- Title: Waitress
- IMDB: link
A film about pies, all types of wonderful pies with funny names like “Pregnant Miserable Self Pitying Loser Pie,” and “I Can’t Have No Affair Because It’s Wrong & I Don’t Want Earl to Kill Me Pie.”
If you haven’t eaten beforehand, and even if you did, this film will make your mouth water. Add to that an off-beat love story, more than a little tragedy (mixed with more than a little humor), two extremely likable stars, and you’ve got a recipe for a film that is well worth your time and might by this year’s Little Miss Sunshine.
Adrienne Shelly‘s final film is a tribute to her writing, directing and acting ability, and a bittersweet reminder that this is the last piece of pie on the counter. Savor each bite.
Trapped in a loveless marriage to a complete jerk (Jeremy Sisto), Jenna (Keri Russell) discovers she’s pregnant. Far from bringing her joy however, the news just makes her more sullen and sad as she sees nothing but an empty future
Then one day into her life strolls in a new doctor from up north. Dr. Pormatter (Nathan Fillion) loves pies and, it seems, also has a taste for beautiful and tragic young women. Their relationship slowly changes Jenna’s view of the world giving her hope that all things are possible
Jenna has simple wants, to enter one of her pies in a pie-eating contest, win enough money to get away from Earl, and start her life anew, perhaps opening her own diner. Her two best friends are as luckless in love as Jenna. Becky (Cheryl Hines) is married to a much older man who isn’t all there, and Dawn (Adrienne Shelly) can’t seem to find anybody to love except an annoying little man who is determined to wear her down with his spontaneous poetry (Eddie Jemison).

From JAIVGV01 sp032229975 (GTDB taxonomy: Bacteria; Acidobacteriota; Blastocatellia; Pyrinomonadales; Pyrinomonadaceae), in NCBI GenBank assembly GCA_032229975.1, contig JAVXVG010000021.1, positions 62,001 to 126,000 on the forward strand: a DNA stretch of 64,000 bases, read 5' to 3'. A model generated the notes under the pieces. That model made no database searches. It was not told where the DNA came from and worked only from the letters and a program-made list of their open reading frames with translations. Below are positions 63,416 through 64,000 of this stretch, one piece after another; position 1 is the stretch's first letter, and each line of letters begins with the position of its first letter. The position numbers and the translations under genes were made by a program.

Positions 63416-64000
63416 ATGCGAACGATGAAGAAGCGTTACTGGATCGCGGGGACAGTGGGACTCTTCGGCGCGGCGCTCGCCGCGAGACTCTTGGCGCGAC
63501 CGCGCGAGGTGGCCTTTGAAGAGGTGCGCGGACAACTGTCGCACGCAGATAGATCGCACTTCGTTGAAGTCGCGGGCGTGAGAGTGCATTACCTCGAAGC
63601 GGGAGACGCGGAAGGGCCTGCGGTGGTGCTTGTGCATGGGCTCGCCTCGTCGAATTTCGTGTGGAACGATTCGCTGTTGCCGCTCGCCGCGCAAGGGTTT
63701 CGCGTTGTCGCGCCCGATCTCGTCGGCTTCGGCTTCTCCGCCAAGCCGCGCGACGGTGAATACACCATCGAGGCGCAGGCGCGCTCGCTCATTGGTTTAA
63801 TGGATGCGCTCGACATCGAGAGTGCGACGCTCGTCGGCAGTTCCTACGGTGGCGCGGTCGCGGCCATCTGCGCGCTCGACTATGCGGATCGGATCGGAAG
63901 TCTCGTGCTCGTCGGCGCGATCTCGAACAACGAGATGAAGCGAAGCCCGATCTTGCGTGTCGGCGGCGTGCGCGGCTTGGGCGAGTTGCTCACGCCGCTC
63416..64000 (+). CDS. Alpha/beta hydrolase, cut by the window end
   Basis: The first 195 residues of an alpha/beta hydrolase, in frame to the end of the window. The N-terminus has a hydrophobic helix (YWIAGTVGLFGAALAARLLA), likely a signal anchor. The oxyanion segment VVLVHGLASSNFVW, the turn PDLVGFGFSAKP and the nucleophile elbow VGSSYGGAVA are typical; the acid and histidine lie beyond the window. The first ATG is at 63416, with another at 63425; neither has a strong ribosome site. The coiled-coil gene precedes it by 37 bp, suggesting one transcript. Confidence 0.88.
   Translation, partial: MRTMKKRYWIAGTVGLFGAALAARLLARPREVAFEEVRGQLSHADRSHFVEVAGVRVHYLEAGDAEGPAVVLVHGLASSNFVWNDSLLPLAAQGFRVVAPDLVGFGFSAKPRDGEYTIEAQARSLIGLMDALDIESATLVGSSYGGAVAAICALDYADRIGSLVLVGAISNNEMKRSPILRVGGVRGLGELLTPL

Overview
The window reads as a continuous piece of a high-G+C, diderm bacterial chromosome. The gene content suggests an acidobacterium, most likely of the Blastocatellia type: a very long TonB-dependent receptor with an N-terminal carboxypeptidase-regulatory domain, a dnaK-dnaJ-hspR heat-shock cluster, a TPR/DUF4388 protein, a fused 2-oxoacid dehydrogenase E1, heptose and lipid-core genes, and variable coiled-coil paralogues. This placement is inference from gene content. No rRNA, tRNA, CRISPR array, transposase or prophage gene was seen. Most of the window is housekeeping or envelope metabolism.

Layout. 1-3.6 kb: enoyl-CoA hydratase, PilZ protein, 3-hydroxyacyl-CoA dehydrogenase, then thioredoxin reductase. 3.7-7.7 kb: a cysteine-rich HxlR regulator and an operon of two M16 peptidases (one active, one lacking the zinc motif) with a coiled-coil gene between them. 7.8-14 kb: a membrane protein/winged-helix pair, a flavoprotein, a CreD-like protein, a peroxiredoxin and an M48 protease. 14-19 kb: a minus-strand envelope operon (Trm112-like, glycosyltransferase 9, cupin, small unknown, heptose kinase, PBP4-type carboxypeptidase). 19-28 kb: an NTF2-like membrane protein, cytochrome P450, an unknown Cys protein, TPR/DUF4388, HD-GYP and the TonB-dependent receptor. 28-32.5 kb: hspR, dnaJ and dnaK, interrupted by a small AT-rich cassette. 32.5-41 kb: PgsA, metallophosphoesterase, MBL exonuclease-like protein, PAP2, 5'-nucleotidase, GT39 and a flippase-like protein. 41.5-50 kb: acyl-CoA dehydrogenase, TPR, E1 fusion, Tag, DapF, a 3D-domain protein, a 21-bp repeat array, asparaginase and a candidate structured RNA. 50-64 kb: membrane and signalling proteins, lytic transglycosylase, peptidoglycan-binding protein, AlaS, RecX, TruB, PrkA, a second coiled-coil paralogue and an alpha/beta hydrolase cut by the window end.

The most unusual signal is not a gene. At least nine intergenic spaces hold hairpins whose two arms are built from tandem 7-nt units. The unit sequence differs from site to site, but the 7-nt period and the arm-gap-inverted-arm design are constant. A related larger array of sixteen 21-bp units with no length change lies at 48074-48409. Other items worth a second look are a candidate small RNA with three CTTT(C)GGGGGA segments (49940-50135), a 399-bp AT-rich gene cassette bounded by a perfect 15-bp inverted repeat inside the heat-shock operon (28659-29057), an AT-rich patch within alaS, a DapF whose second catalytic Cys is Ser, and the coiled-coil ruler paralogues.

Aside from a couple slow moments the film works well from beginning to end. I especially enjoyed the dark humor aspect of Jenna’s letters to her unborn baby and director Adrienne Shelly’s willingness to allow the character to have serious doubts and fears about raising a child. Since her return from a brief hiatus Keri Russell has done mostly small supporting roles, but here (as fans of Felicity will remember) she shines in the lead role. It’s a great performance that’s both sad and sweet, humorous and droll, much like the film.
And Fillion works well as the neurotic doctor. With great comic timing and some nice on-screen chemistry with Russell he shows he can hold his own carrying a romantic comedy. I’d much rather see him in roles like this than last year’s Slither.
Before I end the review I must mention the performance of Andy Griffith as the grumpy owner of the diner where Jenna works. It’s a joy to see him back on screen. He provides some of the most humorous moments of the film, and there’s a scene where he describes Jenna’s pies to her that is simply magic on screen.
Hopefully this small independent film won’t be swallowed up by the emerging summer blockbusters. Yes, go see Spider-Man 3 and the rest, but leave a little room for desert and give Waitress a try. You’ll be glad you did. The movie has been playing in limited release over the past two weeks but opens today with a wider distribution. Check your local listings to see if it is playing in your area.